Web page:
Absolutely grand. I am tired to death, but very happy. I came back with much venom to be analysed and lots of fire ants' "guest" arthropods. It became clear to me the more you dig and inspect the mounds, the more interesting things you can find... Flies, anoplurans, beetles, other ants... Of course also the more you are stung. I was stung over a 100 times during the last three days. Were I allergic, I would have been killed many times over. But I feel nothing. Some of the stings develop into ugly pimples, but I get no other side effects. That kindda makes me the man for this job. 

I be back with further results.

quinta-feira, 23 de julho de 2009

Preparations to the field and external links

This will be a long tiresome day. Tonight I leave to the mountains of Rio de Janeiro, after fire ant venom (truckloads of, actually) and many weird insect 'inquilines' that were found there on other past inspections. The trip is bound to yield great results.  And whats best, I can spend merry days with aunt Sandra and among the dust-covered old stuff of my English relatives. Yet getting there will be hell.

I also shall take the opportunity to post here links to some informal publications of my work.,,MUL1037079-5603,00-VESPA+QUE+TRANSFORMA+BARATA+EM+ZUMBI+FAZ+PLANEJAMENTO+FAMILIAR+DIZ+ESTUDO.html

quarta-feira, 22 de julho de 2009

More finds... and hopefully some pictures

OK, I do not know if the insect models I decided to study are particularly loaded with interesting things waiting to be unraveled or if there's a bit of a third eye in me that enables me to see new stuff.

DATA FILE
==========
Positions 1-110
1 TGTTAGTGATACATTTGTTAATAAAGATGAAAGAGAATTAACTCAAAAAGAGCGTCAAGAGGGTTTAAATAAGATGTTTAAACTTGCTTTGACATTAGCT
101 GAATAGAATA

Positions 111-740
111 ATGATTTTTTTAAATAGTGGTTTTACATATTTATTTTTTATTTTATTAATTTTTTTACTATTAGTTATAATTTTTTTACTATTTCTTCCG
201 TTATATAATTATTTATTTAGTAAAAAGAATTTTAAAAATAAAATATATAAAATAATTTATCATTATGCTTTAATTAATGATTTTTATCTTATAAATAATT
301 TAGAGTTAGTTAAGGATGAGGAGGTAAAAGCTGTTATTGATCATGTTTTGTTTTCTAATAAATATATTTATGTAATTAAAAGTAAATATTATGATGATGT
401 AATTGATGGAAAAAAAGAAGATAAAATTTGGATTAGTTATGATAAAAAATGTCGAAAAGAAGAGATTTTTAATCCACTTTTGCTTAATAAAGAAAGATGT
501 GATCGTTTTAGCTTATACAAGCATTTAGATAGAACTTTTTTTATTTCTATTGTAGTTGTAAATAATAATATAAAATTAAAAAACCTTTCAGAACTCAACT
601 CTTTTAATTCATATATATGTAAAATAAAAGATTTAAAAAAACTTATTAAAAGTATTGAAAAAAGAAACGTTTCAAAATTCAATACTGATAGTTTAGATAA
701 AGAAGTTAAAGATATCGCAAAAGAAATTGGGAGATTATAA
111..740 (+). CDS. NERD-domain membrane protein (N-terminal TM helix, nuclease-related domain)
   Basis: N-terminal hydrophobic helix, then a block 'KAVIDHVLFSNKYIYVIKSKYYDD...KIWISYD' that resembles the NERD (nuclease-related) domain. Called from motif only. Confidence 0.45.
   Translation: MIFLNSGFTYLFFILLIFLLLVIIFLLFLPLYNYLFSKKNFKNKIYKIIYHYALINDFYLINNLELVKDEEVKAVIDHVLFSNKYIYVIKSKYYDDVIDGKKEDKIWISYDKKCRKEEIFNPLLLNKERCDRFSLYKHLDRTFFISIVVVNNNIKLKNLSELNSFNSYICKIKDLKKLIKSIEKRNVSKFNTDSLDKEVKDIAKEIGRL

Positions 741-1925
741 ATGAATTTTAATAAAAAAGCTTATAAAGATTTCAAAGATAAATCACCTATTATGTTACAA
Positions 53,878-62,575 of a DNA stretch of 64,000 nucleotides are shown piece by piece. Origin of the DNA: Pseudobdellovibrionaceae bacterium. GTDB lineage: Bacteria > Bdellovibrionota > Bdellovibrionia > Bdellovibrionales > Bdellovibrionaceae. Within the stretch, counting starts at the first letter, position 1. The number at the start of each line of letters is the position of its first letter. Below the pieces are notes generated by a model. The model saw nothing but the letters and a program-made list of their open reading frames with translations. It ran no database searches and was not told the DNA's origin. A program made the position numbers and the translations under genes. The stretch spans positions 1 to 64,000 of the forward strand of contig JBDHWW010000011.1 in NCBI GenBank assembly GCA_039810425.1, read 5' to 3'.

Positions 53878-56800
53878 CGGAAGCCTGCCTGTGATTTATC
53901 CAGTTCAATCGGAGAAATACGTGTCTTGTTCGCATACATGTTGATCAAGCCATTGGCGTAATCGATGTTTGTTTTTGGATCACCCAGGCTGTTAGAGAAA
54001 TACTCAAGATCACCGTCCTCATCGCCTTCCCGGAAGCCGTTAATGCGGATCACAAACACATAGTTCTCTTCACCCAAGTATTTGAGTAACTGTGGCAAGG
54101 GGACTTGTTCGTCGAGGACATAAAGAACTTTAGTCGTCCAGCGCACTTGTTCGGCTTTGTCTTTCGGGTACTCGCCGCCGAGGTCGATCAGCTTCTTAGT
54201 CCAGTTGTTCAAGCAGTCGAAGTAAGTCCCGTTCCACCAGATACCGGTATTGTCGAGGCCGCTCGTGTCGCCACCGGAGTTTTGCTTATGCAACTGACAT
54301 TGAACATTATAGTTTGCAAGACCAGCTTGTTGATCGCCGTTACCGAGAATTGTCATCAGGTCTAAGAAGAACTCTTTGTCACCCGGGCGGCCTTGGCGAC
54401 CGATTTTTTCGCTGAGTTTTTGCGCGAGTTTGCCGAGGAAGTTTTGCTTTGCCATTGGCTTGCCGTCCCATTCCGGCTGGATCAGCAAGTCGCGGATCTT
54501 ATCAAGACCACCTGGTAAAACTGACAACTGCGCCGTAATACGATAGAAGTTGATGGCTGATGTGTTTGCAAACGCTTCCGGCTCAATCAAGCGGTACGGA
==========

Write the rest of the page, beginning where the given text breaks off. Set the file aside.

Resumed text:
After much thinking, discussion and fiddling with the bloody fire ants I have found some ways of making them deliver their venom. The picture shows me using a capillary tube to collect exuding venom from an excised gaster. It goes on stinging automatically, dripping with pure precious venom. Not as simple as I would like it to be, but effective enough. Sometimes I wonder about the harmful nature of the substances I have been playing with. Yet, I am not awfully eager to try and inject myself with crude venom to see the outcome. I am positive of great agony and possibly death within minutes. Creepy, but thats how science goes.

The other day I bumped into a fire ant nest just in front of my lab, and was surprised to find it was severely infested with the social parasite Solenopsis daguerrei. There's much to be done with this rather rare species, now its just 'hands on'. Bingo. The same nest contained inquiline beetles and even Pagaeus bugs -- both new to science. This illustrates to my dear entomologist reader that his next groundbreking article is very likely very near to him, just waiting to be seen. And not on the work of others or inside his email inbox.


segunda-feira, 8 de junho de 2009

Nothing much happening... as always.

Ive been in the field Saturday collecting additional specimens of a new species of termite belonging to a new genus. Unbelievable how our megadiversity in Brazil is mainly untouched by our scietists. They probably spend too much time checking emails and posting in blogs.

I will try to talk our specilialist and collaborator into describing that thing asap... "Too many in the line" she said. Ive got no pictures of the animals to post here... yet. Maybe later.

quinta-feira, 4 de junho de 2009

Great, but next time Ill be able to  upload the pic WITH my post, hopefully. Newbie newbie...

Isnt it cute? I wonder how I can insert watermarks on this image before some of my fraudster friends snatch them for mischievous ends... Photoshop will probably help.

OK Lets really get this thing going.

Alright, I must stop being such a slug and start posting some stuff as often as I can.

Right now I am working at break-neck speed on describing the larvae of my long-date friend, the wicked ensign wasp. What a great animal to work with, and nobody even cares. The larvae are the easiest ones I ever laid hands on; no special remarks, no intricate structures, no variation between specimens (theres actually not much to vary), no hairs, nothing much. And yet, so interesting-looking. I will try to post some picture of them.

See you tomorrow...


domingo, 1 de fevereiro de 2009